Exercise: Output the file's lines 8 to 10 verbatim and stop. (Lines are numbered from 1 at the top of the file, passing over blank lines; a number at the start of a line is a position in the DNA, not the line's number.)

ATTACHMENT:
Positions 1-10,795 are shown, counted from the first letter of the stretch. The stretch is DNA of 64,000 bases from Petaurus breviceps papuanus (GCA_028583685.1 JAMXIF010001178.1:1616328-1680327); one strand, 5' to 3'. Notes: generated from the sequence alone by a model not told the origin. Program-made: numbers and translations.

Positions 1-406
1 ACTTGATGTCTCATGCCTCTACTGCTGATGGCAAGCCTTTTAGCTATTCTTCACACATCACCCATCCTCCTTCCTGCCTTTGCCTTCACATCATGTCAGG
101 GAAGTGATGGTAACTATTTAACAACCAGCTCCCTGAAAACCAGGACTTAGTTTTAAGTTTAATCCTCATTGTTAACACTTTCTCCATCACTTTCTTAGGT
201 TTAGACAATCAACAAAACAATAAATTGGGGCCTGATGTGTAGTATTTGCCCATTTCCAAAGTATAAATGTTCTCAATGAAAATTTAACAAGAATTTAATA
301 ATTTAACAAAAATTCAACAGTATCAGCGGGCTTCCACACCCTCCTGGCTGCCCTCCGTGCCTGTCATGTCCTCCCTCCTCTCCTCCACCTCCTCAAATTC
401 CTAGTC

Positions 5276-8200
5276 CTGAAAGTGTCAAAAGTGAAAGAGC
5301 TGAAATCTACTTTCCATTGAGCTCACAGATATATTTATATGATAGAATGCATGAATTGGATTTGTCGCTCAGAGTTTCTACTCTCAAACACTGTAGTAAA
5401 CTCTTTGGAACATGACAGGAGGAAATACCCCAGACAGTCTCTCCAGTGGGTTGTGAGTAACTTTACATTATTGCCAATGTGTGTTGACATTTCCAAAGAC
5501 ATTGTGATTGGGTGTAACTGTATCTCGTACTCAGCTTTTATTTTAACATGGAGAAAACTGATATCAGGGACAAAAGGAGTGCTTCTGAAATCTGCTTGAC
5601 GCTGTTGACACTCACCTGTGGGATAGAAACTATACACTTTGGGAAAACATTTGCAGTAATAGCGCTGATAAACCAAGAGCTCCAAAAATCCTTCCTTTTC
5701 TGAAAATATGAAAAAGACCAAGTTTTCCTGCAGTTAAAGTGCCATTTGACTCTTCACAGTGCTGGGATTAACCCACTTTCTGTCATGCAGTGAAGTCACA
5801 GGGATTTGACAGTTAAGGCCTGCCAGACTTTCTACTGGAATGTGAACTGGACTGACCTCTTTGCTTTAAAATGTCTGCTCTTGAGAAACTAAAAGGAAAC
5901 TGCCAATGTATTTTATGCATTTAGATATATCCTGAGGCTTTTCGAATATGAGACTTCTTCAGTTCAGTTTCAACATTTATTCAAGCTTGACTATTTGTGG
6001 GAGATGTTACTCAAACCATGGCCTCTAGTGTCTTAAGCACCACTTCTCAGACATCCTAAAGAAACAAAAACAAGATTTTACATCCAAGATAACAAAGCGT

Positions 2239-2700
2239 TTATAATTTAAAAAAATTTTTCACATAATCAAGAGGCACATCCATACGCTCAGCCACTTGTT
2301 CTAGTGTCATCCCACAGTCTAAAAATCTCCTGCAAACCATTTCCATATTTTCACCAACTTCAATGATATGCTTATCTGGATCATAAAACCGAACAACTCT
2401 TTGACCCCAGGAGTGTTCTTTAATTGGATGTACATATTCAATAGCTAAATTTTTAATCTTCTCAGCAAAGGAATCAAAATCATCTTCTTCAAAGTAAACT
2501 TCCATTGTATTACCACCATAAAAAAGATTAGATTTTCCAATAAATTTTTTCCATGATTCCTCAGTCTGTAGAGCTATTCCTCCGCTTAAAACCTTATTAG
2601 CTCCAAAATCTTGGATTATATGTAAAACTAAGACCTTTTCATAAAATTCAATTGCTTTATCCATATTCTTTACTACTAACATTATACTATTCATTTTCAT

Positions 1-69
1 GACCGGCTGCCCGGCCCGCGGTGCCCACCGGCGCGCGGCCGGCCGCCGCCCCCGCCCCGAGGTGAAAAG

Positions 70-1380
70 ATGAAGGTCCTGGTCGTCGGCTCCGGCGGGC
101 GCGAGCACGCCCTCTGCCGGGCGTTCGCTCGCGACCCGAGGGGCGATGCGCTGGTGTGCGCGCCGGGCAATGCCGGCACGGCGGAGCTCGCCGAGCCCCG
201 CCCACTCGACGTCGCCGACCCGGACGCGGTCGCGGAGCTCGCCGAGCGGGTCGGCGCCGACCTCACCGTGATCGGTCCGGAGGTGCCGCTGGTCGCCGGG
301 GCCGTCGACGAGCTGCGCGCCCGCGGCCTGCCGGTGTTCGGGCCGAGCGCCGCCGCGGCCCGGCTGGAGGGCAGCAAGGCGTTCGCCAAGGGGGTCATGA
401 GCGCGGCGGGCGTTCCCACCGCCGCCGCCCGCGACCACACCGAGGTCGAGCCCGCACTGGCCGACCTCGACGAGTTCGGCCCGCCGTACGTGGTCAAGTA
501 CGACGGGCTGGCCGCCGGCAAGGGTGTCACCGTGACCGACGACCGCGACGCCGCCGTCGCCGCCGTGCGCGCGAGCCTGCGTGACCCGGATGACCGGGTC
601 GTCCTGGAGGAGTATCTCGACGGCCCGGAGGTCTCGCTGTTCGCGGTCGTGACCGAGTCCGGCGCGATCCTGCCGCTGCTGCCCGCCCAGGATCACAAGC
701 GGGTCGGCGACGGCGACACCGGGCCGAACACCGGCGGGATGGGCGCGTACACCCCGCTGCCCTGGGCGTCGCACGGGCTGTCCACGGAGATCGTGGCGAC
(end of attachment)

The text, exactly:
Positions 5276-8200
5276 CTGAAAGTGTCAAAAGTGAAAGAGC
5301 TGAAATCTACTTTCCATTGAGCTCACAGATATATTTATATGATAGAATGCATGAATTGGATTTGTCGCTCAGAGTTTCTACTCTCAAACACTGTAGTAAA